The law firm that is advising county clerks in Florida not to issue marriage licenses to gay couples next month will file a brief on behalf of a gay dad in support of marriage equality.

Florida officials will begin issuing marriage licenses to gay couples after January 5, when the current stay on a federal judge's ruling striking down the state's ban on gay marriage expires.

The Supreme Court on Friday refused Attorney General Pam Bondi's request to extend the judge's stay as an appeal is pursued.

Bondi continues to argue that gay couples will only be allowed to marry in the one county named in the lawsuit. Lawyers representing the plaintiffs have repeatedly said that the ruling applies statewide.

The law firm Greenberg Traurig advised clerks not a party to the litigation against issuing such licenses starting next month.

“The advice provided by Greenberg Traurig to our client, the Florida Association of Clerks and Comptrollers, addresses a Florida clerk's duties under existing Florida law, which prohibits the issuance of same-sex marriage licenses,” Hilarie Bass, the firm's Miami-based co-president, told the Miami Herald. “Current Florida law makes it a crime – punishable by imprisonment or a fine – to issue a marriage license to a same-sex couple. Greenberg Traurig is not advising the clerks as to the constitutionality of the Florida ban on same-sex marriage.”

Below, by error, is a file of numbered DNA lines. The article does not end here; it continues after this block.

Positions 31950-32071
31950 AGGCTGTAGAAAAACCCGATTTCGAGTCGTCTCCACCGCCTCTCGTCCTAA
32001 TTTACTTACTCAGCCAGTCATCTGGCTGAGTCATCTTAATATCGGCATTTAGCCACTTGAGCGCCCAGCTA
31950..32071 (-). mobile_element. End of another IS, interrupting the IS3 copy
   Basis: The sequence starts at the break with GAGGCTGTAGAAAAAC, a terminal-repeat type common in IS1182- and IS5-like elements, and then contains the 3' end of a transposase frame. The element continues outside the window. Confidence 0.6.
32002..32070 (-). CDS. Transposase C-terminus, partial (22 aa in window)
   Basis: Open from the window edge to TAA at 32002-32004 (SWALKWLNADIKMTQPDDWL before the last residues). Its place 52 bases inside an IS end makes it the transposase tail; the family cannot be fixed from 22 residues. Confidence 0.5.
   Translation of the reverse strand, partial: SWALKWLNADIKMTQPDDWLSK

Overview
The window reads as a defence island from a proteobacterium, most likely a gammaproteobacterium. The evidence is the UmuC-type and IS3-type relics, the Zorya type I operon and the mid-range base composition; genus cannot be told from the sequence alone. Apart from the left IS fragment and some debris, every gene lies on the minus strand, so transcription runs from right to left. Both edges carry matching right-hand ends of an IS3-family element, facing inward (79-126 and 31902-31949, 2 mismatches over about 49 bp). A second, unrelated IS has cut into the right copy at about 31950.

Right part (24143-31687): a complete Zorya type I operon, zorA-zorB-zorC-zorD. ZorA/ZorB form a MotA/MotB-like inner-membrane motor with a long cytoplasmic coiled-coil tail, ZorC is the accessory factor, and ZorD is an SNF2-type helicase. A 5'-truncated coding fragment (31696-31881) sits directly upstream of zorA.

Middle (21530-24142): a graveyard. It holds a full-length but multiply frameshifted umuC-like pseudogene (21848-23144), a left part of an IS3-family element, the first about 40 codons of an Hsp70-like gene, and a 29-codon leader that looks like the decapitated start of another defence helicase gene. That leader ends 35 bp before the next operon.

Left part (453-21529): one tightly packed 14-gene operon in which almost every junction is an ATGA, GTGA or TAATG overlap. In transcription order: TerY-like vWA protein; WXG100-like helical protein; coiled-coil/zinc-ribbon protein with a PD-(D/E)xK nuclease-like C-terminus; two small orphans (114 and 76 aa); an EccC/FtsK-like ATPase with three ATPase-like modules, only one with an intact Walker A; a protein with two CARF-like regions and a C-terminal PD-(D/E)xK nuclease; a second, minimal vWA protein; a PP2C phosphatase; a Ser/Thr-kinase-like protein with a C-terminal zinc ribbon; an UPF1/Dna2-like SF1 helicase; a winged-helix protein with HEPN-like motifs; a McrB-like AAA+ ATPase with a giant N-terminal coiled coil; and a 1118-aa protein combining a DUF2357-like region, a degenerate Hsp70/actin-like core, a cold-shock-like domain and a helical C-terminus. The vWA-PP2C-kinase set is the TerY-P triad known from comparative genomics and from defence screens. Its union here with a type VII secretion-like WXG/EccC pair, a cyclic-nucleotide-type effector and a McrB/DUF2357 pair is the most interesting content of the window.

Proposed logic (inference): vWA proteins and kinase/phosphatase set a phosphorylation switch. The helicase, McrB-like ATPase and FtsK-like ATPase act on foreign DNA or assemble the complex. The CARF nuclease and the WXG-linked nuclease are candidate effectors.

Bass added that the firm, which also represents Martin Gill, a gay man who successfully sued the state for the right to adopt his son, will on Monday file an amicus brief on behalf of Gill in Florida's Third District Court of Appeals “in support of two circuit court orders declaring unconstitutional Florida's ban on same-sex marriage.”